Water hyacinth Kazo

Water hyacinth, Doyono Furusato Otone Roadside Station, Kazo City, Saitama, Japan.

There are several different type of flowers that bloom annually in summer. One of the rarer ones, in Japan, is water hyacinth which is an aquatic plant native to South America. Supposedly they came to Japan in the Meiji era. Due to the conditions required to grow the plant, as well as the notorious invasive growth tendencies that landed it the nickname “terror of Bengal”, there are few places you can see water hyacinth in Saitama Prefecture. However, there are at least two locations, the most famous of which is Doyono Furusato Otone Roadside Station in Kazo City.

Each year in summer thousands of water hyacinth bloom at the roadside station attracting thousands of visitors. The hyacinth in Kazo bloom from around mid June / early July until around the end of September / early October. Prime viewing is generally from mid July to mid August. Kazo City posted on their website on June 7th to say some of the hyacinth are already in prime season – just one section. Surprisingly, the other location I know of (in Gyoda) that grow water hyacinth, don’t actually bloom until mid September. More on them hopefully in the next week or so!

Water hyacinth in Japanese

Interestingly, the water hyacinth in Japanese is named after the stomach of Hotei (or Hoteison). Hotei is one of the Seven Lucky Gods! Hotei is the God of fortune and of popularity. Furthermore, he is the patron of barmen as well as diviners. Moreover, he is known as the Guardian of Children believed to grant family harmony and household prosperity. In addition, he also grants fertility and peace too. That bag he carries is full of fortune and never empties. A Lucky God indeed!

Hotei (Hoteison) at the front, one of the seven lucky Gods after whom the water hyacinth gets its name in Japanese Hotei Aoi.

Hotei is depicted carrying a bag on his shoulder and fan in his left hand. Known as the laughing buddha or fat buddha in the West, he is supposedly the only one of the seven lucky Gods to be based on a real person. Pictured as a jolly bald fat man with a large belly that spills over his waistband. His long ears supposedly a sign of high spirituality. Curiously, the water hyacinth is said to look like his belly. I can’t see it all, can you? Hence in Japanese the water hyacinth is Hotei Aoi which is interpreted as Hotei’s stomach. An Aoi is also the word for a hollyhock or mallow flower.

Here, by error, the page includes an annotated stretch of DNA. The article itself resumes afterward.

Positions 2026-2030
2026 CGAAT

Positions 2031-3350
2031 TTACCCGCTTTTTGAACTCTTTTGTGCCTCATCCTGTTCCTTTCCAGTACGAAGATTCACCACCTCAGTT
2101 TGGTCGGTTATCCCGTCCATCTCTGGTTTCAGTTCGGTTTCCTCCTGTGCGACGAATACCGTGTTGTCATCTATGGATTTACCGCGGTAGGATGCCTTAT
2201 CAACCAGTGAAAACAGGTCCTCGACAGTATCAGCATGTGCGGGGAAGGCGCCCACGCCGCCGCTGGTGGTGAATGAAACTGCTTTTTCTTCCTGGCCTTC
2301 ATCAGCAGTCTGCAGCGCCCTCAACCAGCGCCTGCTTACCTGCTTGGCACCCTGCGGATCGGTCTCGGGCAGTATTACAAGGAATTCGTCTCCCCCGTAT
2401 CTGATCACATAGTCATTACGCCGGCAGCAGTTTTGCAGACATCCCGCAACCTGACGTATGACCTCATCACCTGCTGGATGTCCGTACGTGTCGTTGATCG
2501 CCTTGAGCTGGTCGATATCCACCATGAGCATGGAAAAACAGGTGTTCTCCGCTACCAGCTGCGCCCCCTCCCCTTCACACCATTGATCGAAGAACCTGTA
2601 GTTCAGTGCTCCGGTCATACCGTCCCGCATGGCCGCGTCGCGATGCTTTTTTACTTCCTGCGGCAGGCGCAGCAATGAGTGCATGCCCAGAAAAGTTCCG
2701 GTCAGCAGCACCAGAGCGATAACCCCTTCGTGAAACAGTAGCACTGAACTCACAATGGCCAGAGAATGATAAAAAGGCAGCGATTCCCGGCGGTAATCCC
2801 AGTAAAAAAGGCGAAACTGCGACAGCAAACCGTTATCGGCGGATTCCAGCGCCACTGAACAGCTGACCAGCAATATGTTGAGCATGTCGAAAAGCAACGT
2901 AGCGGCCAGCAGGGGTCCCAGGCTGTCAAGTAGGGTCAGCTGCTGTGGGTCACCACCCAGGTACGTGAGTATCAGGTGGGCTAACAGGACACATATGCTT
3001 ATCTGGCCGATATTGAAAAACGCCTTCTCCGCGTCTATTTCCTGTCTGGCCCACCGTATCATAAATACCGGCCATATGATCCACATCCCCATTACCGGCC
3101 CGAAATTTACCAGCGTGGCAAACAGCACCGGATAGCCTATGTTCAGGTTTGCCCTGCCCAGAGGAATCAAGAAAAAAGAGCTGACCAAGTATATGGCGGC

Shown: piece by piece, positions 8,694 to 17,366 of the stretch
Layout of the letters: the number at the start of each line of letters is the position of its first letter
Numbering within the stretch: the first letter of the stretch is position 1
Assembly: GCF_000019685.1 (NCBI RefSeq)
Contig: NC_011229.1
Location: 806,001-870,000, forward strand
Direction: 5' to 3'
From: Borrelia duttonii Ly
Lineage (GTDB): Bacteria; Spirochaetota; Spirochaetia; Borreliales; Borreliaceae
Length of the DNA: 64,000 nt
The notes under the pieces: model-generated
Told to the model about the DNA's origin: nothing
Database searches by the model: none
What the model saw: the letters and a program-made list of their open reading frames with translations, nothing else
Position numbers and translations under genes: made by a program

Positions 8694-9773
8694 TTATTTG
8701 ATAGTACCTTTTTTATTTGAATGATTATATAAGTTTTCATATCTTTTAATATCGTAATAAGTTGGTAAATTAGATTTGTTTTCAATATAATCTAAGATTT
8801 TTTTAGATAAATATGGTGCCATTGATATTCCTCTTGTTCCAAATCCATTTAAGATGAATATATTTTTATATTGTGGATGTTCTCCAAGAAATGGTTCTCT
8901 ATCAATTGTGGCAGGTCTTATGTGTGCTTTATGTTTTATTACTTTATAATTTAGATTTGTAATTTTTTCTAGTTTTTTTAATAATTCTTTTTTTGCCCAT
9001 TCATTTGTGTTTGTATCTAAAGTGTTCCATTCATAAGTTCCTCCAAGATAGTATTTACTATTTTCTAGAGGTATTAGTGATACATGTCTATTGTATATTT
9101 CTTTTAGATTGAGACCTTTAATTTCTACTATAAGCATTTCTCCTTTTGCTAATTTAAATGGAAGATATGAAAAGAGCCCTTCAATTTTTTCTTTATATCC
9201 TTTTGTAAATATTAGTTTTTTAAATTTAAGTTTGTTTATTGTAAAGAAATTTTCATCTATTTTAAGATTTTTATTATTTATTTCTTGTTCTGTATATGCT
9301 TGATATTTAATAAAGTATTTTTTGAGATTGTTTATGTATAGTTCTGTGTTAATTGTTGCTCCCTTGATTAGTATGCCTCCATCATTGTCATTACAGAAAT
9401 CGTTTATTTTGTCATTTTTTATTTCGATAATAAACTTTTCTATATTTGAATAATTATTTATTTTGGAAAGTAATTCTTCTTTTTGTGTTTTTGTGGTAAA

Doyono Furusato Otone Roadside Station

The Doyono Furusato Otone Roadside Station is located along route 46 in Kazo City. The official website of the roadside station has lots of information about the roadside station, but they no longer update it with flower information. Instead, they use their Instagram account to update about the condition of the water hyacinths;


Season: mid June to around the end of September

Hours: the roadside station is open from 9.30 am to 6 pm during summer, except the first and third Wednesday of the month. However, you can see the flowers even when the roadside station is closed, but you may not be able to park.

Cost: free to view

Phone: 0480-72-2111

Address: Doyono Furusato Otone Roadside Station (道の駅 童謡のふる里・おおとね), 258-1 Zawa, Kazo, Saitama 349-1151. Plus code: 5JCV+8W Kazo, Saitama. On google maps.

Access: about 15 minutes from the Kazo Interchange of the Tohoku expressway. They have a small, free, car park for about 34 cars. By public transport it is about a 20 minute walk from Kurihashi station on the JR Utsunomiya and Tobu Nikko Lines.

Another of Kazo’s unique flower locations. And / or: find things to do in the Kazo area.

The featured image was taken from the Kazo Tourism and Products Association website. However, that image is no longer on the website.


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